Yesterday’s Waste Leads to Tomorrow’s Energy

Yesterday’s Waste Leads to Tomorrow’s Energy

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Yesterday's waste = tomorrow's #energy: @RepublicService captures #landfillgas in 68 locations, converting previously unused resources into power for homes, businesses and vehicles http://bit.ly/2SMqV6T #sustainability #renewableenergy
Wednesday, February 20, 2019 - 1:00pm

CAMPAIGN: Beyond the Blue

CONTENT: Blog

Republic Services’ landfills aren’t just collecting trash, they can also produce renewable energy. Today, we’re capturing landfill gas and converting it to electricity and fuel. We also are utilizing closed landfills to generate solar electricity. Through these efforts, we’re converting previously unused resources into power for homes, businesses and vehicles – including our own collection trucks. 

Republic operates gas-to-energy projects at 68 of our landfills. We call these landfill gas-to-energy (LFGTE) projects.  This process involves collecting methane, a byproduct of the normal decomposition of waste, from below the landfill surface and routing it to a series of engines. These engines convert the methane into electricity, which can be distributed to the local power grid.

Two of Republic’s newest LFGTE projects are in Texas. Combined, our Pinehill Landfill project in Longview and our Blue Ridge Landfill project in Fresno generate enough renewable energy to power more than 200,000 local homes.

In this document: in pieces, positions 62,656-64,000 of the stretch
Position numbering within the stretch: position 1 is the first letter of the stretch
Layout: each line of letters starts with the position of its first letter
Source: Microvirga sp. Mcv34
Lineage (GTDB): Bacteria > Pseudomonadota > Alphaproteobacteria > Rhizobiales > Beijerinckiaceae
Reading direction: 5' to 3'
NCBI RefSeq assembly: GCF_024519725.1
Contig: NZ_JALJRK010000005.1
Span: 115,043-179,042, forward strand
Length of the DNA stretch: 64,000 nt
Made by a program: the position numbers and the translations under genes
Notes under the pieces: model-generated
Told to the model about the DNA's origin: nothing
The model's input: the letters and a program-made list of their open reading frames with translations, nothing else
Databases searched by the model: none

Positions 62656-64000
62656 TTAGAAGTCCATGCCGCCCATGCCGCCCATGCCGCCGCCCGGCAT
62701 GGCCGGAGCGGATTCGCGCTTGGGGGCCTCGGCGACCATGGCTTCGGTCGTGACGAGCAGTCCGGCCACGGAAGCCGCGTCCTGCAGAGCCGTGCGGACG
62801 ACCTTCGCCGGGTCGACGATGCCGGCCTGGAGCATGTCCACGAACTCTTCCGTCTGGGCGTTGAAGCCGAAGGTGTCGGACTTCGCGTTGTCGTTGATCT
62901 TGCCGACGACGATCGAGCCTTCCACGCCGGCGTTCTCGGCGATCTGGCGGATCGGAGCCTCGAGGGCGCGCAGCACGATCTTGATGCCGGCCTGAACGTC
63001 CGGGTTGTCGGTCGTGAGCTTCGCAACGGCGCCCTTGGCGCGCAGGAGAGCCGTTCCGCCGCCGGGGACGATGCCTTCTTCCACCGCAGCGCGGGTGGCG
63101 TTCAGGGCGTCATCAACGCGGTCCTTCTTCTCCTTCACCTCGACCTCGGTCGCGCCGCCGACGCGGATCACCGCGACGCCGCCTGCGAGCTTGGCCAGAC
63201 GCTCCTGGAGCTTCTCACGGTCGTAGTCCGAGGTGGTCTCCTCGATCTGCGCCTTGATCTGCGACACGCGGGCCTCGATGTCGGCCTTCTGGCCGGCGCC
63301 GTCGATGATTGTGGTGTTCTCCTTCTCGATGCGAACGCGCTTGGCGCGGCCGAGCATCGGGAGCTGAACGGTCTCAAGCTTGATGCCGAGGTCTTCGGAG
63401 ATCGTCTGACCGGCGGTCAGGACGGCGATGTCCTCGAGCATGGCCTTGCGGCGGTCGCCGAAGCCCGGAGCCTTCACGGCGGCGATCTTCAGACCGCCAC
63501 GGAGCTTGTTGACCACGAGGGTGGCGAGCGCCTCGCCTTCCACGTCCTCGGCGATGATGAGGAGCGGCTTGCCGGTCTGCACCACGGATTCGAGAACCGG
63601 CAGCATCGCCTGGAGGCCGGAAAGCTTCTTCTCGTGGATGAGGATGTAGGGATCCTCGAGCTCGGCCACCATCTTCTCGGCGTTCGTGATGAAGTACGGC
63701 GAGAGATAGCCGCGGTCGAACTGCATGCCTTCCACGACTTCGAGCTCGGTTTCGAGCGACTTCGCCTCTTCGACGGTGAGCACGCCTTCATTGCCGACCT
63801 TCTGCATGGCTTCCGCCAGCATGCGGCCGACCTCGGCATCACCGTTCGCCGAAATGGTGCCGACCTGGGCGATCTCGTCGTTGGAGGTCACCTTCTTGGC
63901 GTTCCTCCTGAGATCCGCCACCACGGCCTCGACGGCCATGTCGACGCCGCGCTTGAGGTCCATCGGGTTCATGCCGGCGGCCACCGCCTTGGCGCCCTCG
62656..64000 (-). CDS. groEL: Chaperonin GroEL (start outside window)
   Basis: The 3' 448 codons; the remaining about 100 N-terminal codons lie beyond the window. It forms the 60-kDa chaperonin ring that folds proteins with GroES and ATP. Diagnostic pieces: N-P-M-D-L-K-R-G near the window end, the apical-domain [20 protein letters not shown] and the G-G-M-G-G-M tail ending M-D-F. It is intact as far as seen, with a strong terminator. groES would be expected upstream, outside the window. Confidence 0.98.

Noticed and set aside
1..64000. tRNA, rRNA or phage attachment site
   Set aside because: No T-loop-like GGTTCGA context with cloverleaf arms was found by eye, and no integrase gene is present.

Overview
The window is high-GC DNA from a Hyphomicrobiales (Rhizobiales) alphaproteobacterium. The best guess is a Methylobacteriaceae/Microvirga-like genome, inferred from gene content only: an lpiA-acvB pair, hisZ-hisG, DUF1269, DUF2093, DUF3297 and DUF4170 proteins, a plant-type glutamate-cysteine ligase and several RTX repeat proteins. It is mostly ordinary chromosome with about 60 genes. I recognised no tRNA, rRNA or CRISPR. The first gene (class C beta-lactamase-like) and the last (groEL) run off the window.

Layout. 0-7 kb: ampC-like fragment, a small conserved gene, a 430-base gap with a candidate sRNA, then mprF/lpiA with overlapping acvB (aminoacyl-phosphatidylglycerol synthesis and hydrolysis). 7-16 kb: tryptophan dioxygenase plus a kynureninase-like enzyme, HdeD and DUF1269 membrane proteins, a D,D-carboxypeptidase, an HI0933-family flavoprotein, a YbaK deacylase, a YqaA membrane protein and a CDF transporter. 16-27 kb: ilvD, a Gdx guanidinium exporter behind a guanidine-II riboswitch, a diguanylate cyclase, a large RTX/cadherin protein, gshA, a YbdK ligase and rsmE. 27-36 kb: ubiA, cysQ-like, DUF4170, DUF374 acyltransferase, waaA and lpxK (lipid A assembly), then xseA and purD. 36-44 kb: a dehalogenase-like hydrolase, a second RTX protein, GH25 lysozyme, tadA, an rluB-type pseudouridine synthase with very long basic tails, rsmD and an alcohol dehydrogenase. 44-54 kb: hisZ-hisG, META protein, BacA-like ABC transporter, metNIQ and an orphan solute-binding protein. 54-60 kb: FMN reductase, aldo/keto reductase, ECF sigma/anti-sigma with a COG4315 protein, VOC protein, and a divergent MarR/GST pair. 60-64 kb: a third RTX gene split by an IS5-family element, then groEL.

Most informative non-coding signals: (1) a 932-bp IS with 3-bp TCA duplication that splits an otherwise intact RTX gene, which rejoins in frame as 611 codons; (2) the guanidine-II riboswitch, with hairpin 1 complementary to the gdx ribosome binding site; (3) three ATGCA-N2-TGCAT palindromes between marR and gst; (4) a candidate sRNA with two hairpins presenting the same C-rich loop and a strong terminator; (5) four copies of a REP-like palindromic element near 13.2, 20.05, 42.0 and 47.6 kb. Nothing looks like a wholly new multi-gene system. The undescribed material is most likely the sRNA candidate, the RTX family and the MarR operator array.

Another type of gas-collection project involves converting captured landfill gas into Renewable Natural Gas (RNG). RNG can be used to fuel natural gas vehicle fleets and has the lowest carbon intensity of all available transportation fuels. The lower the intensity, the “cleaner” the fuel. Using RNG reduces vehicle emissions by 70 percent. 

Republic Services operates more than 3,500 natural gas vehicles, many of which are now running on RNG derived from landfills. In some cases, the RNG produced at Republic’s landfills is powering our own collection trucks! 

Republic recently opened a landfill gas-to-RNG project at the Southeast Oklahoma Landfill, outside Oklahoma City. Another project, at Roosevelt Regional Landfill in Klickitat County, Washington, began producing RNG in November. 

Even after landfills close and are capped, we’re finding ways to use them to create renewable energy. These closed landfill sites, known as brownfields, are being transformed with solar projects, generating enough power for thousands of homes. 

One of our latest large-scale solar projects is in New Jersey, at the former South Brunswick Landfill. The landfill closed in 1979. After 30 years, the site now is home to more than 40,000 solar panels, which will provide enough clean energy to power over 1,300 homes annually. 

In 2017, Republic Services invested $29 million in solar projects. As of today, we have built, invested in or operate close to 240,000 solar panels at 19 generating facilities nationwide, with the combined capacity of 80 megawatts of renewable power.

To learn more about our Blue Planet® sustainability platform or to download the latest Sustainability Report, visit RepublicServices.com/Sustainability.

CATEGORY: Environment